Shoppers at Tucson GemFair and other trade shows this year gave us a glimpse into where the market may be headed by resourceful merchants aiming to offset sluggish sales. Several exhibitors at these trade shows servicing all ends of the market voiced the same scenario. Sales were good in the bargain box and the super-upper tier. Everything in between was pretty much stagnant.
The busiest booths at Tucson had off beat or undiscovered gemstones. Maybe the prices weren’t high, but interest was; because the more exotic stones that have yet to make a household name for themselves stand a pretty good chance of drawing in that customer who can turn a blind eye to the more well-known when it comes to jewelry these days.
One rarity orbiting the gem world in the last few years is a member of a recognizable gem species – the beryl family. That’s emerald, aquamarine, heliodor and others. Within that sub-set lies red beryl, just waiting for someone to make a big deal of it.
Designer Terri Garcia selects an interesting mix of red beryl (bixbite) and opal to create this original contemporary slide.
Red Beryl is officially named Bixbite, yet more often it’s referred to simply as red beryl. It is rare in occurrence in nature, and oddly enough also in its source. Those that do know about it understand that the Wah Wah Mountain range in Utah is the site most associated with its deposits, although a couple of other places in the US have produced a bit of it. Its discovery a century ago makes it a relative newcomer in the beryl family. The gem is thought to develop along fractures in the host rock. Still, you are most likely to get small finished stones of under .50 carats, although larger goods occasionally appear on the market.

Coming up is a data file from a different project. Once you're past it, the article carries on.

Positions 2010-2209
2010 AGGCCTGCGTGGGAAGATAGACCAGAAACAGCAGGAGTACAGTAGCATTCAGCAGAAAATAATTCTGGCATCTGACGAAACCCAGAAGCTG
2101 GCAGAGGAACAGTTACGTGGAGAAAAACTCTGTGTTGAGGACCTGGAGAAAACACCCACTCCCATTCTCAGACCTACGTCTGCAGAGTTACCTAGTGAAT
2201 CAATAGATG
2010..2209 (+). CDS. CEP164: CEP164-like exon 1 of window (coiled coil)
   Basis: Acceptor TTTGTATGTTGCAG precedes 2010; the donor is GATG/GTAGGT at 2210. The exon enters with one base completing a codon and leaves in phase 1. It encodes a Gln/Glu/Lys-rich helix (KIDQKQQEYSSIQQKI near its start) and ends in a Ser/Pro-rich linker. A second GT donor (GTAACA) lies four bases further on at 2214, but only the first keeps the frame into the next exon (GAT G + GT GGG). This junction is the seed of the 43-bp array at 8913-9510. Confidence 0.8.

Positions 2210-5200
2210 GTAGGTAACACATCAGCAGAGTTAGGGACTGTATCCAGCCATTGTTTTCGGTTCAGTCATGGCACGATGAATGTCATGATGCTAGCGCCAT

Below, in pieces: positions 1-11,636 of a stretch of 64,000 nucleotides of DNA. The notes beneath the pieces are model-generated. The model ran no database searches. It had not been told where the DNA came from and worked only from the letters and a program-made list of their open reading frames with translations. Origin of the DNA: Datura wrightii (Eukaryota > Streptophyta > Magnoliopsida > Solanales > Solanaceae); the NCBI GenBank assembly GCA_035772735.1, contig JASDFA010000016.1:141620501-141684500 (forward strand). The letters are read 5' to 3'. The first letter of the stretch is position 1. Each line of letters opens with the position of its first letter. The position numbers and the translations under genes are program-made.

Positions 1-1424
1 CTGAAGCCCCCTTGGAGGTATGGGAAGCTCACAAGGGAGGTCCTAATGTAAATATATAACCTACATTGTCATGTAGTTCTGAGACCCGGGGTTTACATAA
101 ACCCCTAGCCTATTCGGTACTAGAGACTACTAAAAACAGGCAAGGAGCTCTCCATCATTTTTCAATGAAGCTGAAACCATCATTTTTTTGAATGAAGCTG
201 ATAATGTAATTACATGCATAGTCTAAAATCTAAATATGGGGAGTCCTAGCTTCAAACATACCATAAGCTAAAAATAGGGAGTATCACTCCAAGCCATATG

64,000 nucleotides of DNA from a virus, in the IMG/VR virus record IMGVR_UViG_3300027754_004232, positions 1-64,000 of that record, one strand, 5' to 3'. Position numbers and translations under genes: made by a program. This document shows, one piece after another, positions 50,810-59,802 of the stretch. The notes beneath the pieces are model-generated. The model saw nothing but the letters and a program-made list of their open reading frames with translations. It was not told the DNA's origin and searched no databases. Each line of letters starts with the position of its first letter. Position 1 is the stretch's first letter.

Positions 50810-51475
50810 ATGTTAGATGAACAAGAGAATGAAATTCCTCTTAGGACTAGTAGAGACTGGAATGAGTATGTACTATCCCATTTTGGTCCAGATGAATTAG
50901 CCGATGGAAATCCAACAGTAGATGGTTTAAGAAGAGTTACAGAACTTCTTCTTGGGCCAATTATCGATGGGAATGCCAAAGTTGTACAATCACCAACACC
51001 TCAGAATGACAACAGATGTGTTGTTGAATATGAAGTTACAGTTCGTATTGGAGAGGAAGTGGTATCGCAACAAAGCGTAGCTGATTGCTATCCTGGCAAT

Brenda Reichel, owner of Carats and Karats Fine Jewelry says, “I’ve loved the color of red beryl since early 1978 when I first saw that bright cherry red color. It’s such a rare and hot electric pinkish red – often like fuchsia pink!” Reichel keeps red beryl in her personal collection including a marquise stone.
The crystal sizes of red beryl are always small in contrast to other beryl, and so jewelry made from this material will contain small carat sized stones. The best use then is for solitaires where the stone tells the story of its rarity, or clustered in a designers’ tour de force. Some of it can be very pricey due to its transparency, quality and saturation of red. But not all of it on the market is priced out of reach. These gems present opportunities to entice your clients with rare stones. Thy are American-origin rarities to boot and you can price them attractively for our times.
Graduate Gemologist and Registered Master Valuer Diana Jarrett is also a member of the National Association of Jewelry Appraisers (NAJA). She’s a frequent lecturer at conferences and trade shows. Jarrett serves as Colored Stone Editor for Rapaport Diamond Report; with other works regularly appearing in trade and consumer publications. Contact her at email@example.com or visit her website: www.dianajarrett.com.